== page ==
Chambers College of Business and Economics
A growing literature documents the presence of appearance premia in labor markets. We analyze appearance premia in a high-profile, high-pay setting: head football coaches at bigtime college sports programs. These employees face job tasks involving repeated interpersonal interaction on multiple fronts and also act as the “face” of their program. We estimate the attractiveness of each employee using a neural network approach, a pre-trained Convolutional Neural Network fine tuned for this application. This approach can eliminate biases induced by volunteer evaluators and limited numbers of photos. We also use this approach to estimate the perceived aggressiveness of each employee based on observable facial features. Aggressiveness can be detected from facial characteristics and may be a trait preferred by managers and customers in this market. Results show clear evidence of a salary premium for less attractive employees. No beauty premium exists in this market. We also find evidence of an aggressiveness premium, as well as evidence of higher attendance at games coached by less attractive and more aggressive appearing coaches, supporting customer based preferences for the premia. We also provide a methodological contribution by incorporating face recognition and computer vision analysis to evaluate employee appearance.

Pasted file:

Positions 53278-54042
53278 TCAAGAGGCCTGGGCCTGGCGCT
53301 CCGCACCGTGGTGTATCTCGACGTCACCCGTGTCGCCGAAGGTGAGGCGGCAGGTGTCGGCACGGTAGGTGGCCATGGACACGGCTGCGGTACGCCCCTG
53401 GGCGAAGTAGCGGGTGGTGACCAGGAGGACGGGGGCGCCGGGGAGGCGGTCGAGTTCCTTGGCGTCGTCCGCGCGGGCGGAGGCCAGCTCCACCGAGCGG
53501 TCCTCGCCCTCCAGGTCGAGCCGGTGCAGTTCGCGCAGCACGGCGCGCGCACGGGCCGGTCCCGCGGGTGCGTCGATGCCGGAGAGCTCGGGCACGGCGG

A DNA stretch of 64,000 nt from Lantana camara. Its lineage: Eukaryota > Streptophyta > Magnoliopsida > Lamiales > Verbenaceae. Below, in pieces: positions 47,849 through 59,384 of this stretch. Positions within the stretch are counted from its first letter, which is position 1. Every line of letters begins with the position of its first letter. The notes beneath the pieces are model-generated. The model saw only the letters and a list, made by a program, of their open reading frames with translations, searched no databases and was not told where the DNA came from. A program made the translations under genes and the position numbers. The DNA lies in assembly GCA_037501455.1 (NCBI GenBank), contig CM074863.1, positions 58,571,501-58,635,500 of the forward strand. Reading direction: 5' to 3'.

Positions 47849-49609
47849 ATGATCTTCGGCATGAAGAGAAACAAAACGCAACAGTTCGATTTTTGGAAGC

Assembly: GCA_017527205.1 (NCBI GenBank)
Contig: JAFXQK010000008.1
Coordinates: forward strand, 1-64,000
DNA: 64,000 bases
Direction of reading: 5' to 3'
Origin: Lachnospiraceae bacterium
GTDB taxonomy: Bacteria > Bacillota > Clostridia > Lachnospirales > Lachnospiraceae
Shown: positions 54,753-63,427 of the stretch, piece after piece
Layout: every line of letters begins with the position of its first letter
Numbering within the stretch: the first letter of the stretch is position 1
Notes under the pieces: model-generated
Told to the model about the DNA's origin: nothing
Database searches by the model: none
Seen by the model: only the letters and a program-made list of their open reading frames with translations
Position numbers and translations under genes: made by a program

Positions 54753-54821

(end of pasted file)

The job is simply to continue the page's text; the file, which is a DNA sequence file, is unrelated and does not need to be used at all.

Digital Commons Citation
Guo, Guodong; Humphreys, Brad R.; Nouyed, Mohammad I.; and Zhou, Yang, "Attractive or Aggressive? A Face Recognition and Machine Learning Approach for Estimating Returns to Visual Appearance" (2019). Economics Faculty Working Papers Series. 36.